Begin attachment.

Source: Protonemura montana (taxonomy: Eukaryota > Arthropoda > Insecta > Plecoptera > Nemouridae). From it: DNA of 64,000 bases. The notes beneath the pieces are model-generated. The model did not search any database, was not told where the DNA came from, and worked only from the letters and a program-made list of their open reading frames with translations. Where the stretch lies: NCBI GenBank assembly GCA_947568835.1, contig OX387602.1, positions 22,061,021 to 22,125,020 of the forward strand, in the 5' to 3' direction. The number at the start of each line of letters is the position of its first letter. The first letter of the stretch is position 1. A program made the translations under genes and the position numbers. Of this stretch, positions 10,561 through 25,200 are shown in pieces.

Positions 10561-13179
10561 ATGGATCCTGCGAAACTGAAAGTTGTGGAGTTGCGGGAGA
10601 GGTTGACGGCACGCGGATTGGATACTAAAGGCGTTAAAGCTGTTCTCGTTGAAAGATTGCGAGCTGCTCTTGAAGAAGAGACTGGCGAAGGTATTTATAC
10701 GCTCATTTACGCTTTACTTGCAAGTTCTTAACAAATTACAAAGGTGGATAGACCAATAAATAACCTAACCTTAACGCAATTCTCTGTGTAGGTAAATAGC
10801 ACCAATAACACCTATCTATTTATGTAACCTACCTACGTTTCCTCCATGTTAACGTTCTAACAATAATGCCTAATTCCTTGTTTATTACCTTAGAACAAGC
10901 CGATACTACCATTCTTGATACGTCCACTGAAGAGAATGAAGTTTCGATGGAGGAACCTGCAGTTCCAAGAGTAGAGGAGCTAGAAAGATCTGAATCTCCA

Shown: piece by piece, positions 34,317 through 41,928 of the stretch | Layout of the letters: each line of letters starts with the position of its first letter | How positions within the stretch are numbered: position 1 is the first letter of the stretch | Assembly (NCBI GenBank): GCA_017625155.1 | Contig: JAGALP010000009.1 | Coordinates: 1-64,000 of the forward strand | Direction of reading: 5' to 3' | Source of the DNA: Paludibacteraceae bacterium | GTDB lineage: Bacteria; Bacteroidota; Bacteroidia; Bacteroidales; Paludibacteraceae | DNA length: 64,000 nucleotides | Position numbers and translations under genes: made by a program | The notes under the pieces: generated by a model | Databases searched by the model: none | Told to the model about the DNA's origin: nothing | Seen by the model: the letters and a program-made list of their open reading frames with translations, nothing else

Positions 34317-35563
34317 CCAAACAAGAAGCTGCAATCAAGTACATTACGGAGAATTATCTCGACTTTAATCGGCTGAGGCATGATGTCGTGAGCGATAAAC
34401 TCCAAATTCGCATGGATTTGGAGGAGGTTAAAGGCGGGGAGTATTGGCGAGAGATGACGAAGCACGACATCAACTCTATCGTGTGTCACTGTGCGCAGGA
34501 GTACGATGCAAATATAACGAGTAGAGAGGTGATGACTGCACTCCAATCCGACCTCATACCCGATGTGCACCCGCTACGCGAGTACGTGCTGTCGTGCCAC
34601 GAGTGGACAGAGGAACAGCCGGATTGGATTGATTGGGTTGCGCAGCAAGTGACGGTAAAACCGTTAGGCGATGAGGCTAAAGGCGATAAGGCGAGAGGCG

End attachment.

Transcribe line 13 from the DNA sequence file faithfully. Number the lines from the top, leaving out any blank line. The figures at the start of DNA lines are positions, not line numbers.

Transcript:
34601 GAGTGGACAGAGGAACAGCCGGATTGGATTGATTGGGTTGCGCAGCAAGTGACGGTAAAACCGTTAGGCGATGAGGCTAAAGGCGATAAGGCGAGAGGCG